Back in December, a bunch of Harper Voyager US/UK authors got together on the #SFFchat hashtag to talk about writing, publishing, and the sci-fi/fantasy genre with aspiring SF/F authors. We had a fantastic discussion (read the highlights), so we’re going to do it again.
On Wednesday, June 22nd at 3pm Eastern and 9pm Eastern, 18 Voyager authors will be answering questions on Twitter under the #SFFchat hashtag. Each chat will last an hour. We’re also doing a massive giveaway of Voyager e-books and print books, which you can enter using the widget below. All are welcome! Please join us if you want to talk about SF/F and maybe win some free books. A list of what you might win:
The Brass Giant- Brooke Johnson
The Oldest Trick- Auston Habershaw
Elixir: A Changeling P.I. Novel- Ruth Vincent
Desert Rising- Kelley Grant
Breath of Earth- Beth Cato
The Rogue Retrieval- Dan Koboldt
Grudging: Birth of Saints- Michelle Hauck
Mercury Retrograde- Laura Bicklel
Across the Long Sea- Sara Remy
Los Nefilim (print)- Teresa Frohock
Dissension- Stacey Berg
Three Days in April- Edward Ashton
Unexpected Rain- Jason LaPier
Hero Born- Andy Livingstone
Shadow of the void- Nathan Garrison
Darkhaven- Afe Smith
The Drowning God- James Kendley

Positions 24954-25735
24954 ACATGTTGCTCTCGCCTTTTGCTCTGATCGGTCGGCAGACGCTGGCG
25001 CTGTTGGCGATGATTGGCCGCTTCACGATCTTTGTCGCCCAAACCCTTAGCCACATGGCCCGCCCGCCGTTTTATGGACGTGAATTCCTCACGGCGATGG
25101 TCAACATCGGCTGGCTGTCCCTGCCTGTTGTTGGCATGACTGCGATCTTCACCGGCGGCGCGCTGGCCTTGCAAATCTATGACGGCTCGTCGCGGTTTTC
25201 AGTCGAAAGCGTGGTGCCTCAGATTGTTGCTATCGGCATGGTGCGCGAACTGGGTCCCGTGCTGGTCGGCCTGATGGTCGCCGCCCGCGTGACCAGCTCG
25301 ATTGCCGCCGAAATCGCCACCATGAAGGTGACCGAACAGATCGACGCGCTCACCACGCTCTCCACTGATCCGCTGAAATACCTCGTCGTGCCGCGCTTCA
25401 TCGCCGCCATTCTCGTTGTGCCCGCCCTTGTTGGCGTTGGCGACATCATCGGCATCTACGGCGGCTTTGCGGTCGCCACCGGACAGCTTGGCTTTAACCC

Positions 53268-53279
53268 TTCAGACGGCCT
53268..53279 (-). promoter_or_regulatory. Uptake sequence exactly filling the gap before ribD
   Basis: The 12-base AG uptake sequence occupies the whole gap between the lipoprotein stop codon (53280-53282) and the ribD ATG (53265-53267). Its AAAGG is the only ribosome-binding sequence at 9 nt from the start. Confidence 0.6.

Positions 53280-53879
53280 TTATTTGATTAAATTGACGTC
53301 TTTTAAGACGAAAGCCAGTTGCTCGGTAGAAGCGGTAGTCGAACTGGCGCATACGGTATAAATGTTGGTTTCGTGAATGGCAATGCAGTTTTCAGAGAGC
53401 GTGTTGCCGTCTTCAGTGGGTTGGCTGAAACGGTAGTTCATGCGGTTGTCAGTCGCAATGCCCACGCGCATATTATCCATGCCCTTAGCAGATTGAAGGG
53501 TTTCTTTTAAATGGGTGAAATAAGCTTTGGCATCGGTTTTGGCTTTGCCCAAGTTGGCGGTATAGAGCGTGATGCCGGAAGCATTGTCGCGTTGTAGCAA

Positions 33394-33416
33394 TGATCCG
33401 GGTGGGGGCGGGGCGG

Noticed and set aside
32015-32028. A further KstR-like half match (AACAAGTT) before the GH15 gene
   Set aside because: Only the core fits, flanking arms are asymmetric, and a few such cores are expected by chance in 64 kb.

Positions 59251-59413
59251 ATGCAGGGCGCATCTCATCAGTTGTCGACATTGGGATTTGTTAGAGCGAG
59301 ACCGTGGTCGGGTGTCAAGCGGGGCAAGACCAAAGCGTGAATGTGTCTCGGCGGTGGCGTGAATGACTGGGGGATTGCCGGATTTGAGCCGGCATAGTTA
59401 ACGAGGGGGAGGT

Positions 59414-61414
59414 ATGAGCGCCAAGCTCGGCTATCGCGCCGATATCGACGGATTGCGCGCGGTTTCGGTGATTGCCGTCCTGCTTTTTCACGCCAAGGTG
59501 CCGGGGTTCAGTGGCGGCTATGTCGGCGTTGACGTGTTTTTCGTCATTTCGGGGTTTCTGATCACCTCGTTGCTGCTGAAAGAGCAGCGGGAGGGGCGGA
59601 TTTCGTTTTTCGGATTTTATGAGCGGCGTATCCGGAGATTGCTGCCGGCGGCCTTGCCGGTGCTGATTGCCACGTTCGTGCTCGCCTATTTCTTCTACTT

If you’re an author seeking representation or publication, we hope you’ll also join the #SFFpit Twitter pitching event on Thursday, June 23rd.
BONUS: And the Voyager authors have started a Facebook group just for SFF fans called SFF Junkies. It’s a new place to hang out and talk SFF books or even writing. You can find it in the rafflecopter or use this link.
Enter the Giveaway
The release of my story Final Flight means promo, promo, promo all over the place. Here are my recent posts and interviews–and there are more to come, too!
– Fantasy Cafe’s Women in SFF Month: Beth Cato with The Healer as a Fighter
– “Why I Write Steampunk” at The Spec Fiction Hub
– Final Flight: A Father and Son Story in the World of Clockwork Dagger at the Qwillery
– Beth Cato on Clockwork Daggers at SF Signal
– Writing Short and Long Fiction with Beth Cato at Dan Koboldt’s site
– Writers and their Beasts: Beth Cato at J. Kathleen Cheney’s site
– Introducing Beth Cato of The Clockwork Dagger Series at The Steampunk Cavaliers
– Beth Cato talks about Characters, Cooking and of course, her latest Clockwork Dagger off-shoot, The Final Flight with N.O.A. Rawle
My parents have some issues with new technology. As my mom has joked, “We’re not qualified to have smart phones.” They’re okay with this, really, but it does mean they haven’t been able to buy my ebooks like Wings of Sorrow and Bone because they lack a reading platform.